‘Murder never does!'

‘Easy, Louis. Just go easy.'

‘Hermann, the humiliation I am suffering after two and a half years of this sort of thing has at last frayed my nerves!'

‘Dummkopf, just give him your age.'


‘Hair?' asked the Feldwebel, still studying the card.



‘Brown. Nose normal. Look,mein lieberGeneral, would I attempt to legally cross the Demarcation Line between two now fully occupied zones if my nose were that of a communist, a Gypsy, arésistant– aterrorist– or even some otherRassenverfolgte, some racially undesirable person, and I knew exactly what would happen to me if caught?'


‘Normal, but broken twice – no, three times, though years ago.'

‘He was a boxer at the police academy.'

‘Hermann, who the hell asked you to interfere?'

‘Bitte, Herr Oberdetektiv St-Cyr.Diese Papiere sind nicht gültig.'

Not good … ‘Ach! was sagen sie?' What are you saying? ‘They're perfectly in order,' shrilled St-Cyr.

‘Argue if you wish.'

Two corporals with unslung Schmeissers leaped to assist.

‘Hermann …'

Kohler was let through with a crash of heels, a curt salute and a, ‘Pass, Herr Detektiv Aufsichtsbeamter. This one must, unfortunately, be detained.'

‘Louis, I'll wait in the barracks.'

‘You do that. Enjoy the stove, the coffee and outlawed croissants but ask for real jam not that crap we French have had to become accustomed to!'

Oh-oh. ‘Louis, I'll go with you. I think that's what he wants.'

‘Gut! Mein Partnerfinally realizes what is required of him!'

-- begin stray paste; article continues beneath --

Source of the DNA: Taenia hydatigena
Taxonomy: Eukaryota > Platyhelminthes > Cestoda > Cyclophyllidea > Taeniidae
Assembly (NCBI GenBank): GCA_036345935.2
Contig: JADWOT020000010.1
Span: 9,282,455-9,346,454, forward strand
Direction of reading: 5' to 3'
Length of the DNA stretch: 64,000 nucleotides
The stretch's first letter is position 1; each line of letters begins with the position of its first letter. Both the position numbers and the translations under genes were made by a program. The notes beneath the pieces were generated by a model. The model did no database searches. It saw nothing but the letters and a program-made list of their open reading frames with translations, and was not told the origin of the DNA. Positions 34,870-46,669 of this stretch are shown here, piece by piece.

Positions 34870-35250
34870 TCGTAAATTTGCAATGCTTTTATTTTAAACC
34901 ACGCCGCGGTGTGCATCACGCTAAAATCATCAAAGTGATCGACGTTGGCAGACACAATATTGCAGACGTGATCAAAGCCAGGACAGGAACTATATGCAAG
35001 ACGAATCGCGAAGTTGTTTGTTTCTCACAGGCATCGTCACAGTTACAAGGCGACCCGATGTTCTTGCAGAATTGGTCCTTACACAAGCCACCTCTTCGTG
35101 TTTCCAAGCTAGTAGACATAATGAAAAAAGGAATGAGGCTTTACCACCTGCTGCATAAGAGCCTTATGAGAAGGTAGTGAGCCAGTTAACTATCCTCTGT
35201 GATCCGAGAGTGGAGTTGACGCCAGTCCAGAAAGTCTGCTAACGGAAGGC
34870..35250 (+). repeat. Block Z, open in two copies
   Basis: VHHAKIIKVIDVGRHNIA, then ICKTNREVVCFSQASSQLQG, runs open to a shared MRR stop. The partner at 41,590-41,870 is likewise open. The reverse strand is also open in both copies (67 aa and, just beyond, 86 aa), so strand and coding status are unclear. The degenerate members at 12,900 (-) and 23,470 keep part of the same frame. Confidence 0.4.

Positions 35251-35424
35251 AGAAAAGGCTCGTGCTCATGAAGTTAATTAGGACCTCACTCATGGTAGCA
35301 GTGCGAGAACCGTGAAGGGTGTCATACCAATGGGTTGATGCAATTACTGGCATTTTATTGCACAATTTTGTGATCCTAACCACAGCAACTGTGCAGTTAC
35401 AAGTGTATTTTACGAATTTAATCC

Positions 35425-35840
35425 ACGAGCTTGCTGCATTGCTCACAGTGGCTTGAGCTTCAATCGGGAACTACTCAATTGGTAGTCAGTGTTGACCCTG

‘I knew it all the time.'

‘You didn't. You were simply enjoying my predicament!'

‘Then you tell me who those three are who've been waiting all this time for a quiet word?'

They were standing outside the barracks, standing side by side like a little row of increasingly broad-shouldered, overcoated and fedora-ed set of steps. ‘Bousquet is the middle one. The others I don't recognize.'

‘The shorter, thinner one will reluctantly tell us who he is; the taller, bigger one will wish to remain nameless.'

French, then, and Gestapo. Occupied and Occupier, with the Préfet of France as the cement between them.

‘Things must be serious,' confided Kohler.

‘Aren't they always?'

Hermann had never met René Bousquet, but then the partnership didn't move in exactly the same circles. ‘Monsieur le Secrétaire Général,' said St-Cyr, convivially swallowing pride and extending a hand, but with a crushing lump in the throat, for this one had already become a legend.

‘Chief Inspector, and Detektiv Aufsichtsbeamter Kohler, it's good of you to have come on such short notice.'

‘And of you to have waited out here half the night,' countered Kohler in French.

These two had a reputation. ‘We've been warm and you haven't,' chuckled Bousquet. ‘But, please, we must still stamp the feet until your suitcases have been cleared through customs. No currency you've agreed to pass on for friends in the north, eh?' he quipped. ‘No letters to post?'

The pre-printed postcards, with their word gaps to fill in and words to cross out or use, were still mandatory.

‘Not even a train novel,' snorted Kohler. ‘No British detective novels or spy thrillers. Not even any chicory. No time to get them, eh, Louis?'

A huge, illicit trade in Belgian chicory existed on themarché noir, the black market. The number one coffee substitute and better than cash! ‘Just a kilo of dried horse chestnuts,' offered St-Cyr drolly. ‘For personal use – it's an old Russian remedy for aching joints, Secrétaire. You boil them until soft, then mash them up before spreading the poultice on a towel and wrapping the inflicted joint. My left knee. An old wound from the Great War.'

Horse chestnuts! St-Cyr was known to have a White Russian girlfriend in Paris, a very popular chanteuse, Gabrielle Arcuri, hence the remedy! ‘Then perhaps you'll have time for the thermal baths.'

‘Are they still open?'

‘A select few.'